Examples of the hydrophilic thermal solvents include ureas, pyridines, amides, sulfonamides, imides, alcohols, oximes and other heterocyclic compounds.

Other compounds which can be used in the photosensitive material of the present invention, for example, sulfamide derivatives, cationic compounds containing a pyridinium group, surface active agents having polyethylene oxide chains, sensitizing dye, antihalation and anti-irradiation dyes, hardeners, mordants, and so on, are those described in U.S. Pat. Nos. 4,500,626, 4,478,927, 4,463,079, and Japanese Patent Application (OPI) No. 154,445/84 (corresponding to U.S. patent application Ser. No. 582,655, filed on Feb. 23, 1984) and U.S. Pat. No. 4,503,137. Methods for the exposure, and so on, cited in the above described patents can be employed in the present invention also.

The present invention will be explained in greater detail by reference to the following examples, which, however, are not intended to be interpreted as limiting the scope of the present invention.

EXAMPLE 1

A silver benzotriazole emulsion was prepared as follows:

28 g of gelatin and 13.2 g of benzotriazole were dissolved in 3000 ml of water. The solution formed was kept at 40 C. and stirred. A solution of 17 g of silver nitrate dissolved in 100 ml of water was added to said solution over the course of 2 minutes.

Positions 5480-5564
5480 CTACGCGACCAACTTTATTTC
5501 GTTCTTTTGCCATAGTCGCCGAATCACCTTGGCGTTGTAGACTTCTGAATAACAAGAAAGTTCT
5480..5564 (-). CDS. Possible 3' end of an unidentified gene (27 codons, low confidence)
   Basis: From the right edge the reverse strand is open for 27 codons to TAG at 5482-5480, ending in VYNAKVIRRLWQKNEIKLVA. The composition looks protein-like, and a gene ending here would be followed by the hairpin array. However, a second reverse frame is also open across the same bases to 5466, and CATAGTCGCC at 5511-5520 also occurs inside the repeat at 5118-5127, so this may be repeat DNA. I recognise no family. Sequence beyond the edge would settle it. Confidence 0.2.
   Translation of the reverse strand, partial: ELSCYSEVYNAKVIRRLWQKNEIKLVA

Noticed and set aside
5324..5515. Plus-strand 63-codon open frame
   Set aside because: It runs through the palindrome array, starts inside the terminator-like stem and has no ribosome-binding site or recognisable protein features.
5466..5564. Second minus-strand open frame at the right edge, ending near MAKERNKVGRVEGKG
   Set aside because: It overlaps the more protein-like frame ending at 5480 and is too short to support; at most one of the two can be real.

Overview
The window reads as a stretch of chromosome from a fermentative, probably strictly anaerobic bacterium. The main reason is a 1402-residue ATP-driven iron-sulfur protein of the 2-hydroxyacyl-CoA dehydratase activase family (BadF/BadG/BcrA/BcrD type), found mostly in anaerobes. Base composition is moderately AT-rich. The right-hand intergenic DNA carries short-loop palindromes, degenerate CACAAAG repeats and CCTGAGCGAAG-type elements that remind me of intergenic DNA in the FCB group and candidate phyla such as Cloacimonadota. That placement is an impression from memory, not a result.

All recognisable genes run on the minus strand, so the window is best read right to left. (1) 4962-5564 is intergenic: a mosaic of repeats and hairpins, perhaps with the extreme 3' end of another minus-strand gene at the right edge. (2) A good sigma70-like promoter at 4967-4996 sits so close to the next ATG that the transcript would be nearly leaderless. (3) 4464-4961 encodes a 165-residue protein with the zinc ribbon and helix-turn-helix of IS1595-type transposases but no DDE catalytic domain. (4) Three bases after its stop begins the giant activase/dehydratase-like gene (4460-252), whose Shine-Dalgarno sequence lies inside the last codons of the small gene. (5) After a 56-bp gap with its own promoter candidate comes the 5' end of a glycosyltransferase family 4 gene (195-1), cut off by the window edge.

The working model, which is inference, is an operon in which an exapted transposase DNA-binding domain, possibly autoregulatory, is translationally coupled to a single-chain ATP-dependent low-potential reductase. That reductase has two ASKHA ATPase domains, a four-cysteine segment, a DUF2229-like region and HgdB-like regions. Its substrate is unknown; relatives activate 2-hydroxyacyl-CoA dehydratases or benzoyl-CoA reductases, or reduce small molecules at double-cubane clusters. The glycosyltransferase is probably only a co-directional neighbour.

The pH value of this silver benzotriazole emulsion was regulated and sedimented, to remove the excess salt therefrom. Afterwards, the pH value thereof was adjusted to 6.30, to obtain 400 g of the desired silver benzotriazole emulsion.

Next, a silver halide emulsion (A) was prepared as follows:

600 ml of an aqueous solution containing 0.11 mole of sodium chloride and 0.48 mole of potassium bromide and a silver nitrate aqueous solution (containing 0.59 mole of silver nitrate dissolved in 600 ml of water) were simultaneously added to a well-stirred gelatin-aqueous solution (containing 20 g of gelatin and 3 g of sodium chloride dissolved in 1000 ml of water and warmed at 75 C.), in the course of 40 minutes, at the same addition-flow rate. Thus, a mono-dispersed cubic silver bromochloride emulsion (bromine content: 80 mole%) having an average grain size of 0.35 μm was obtained.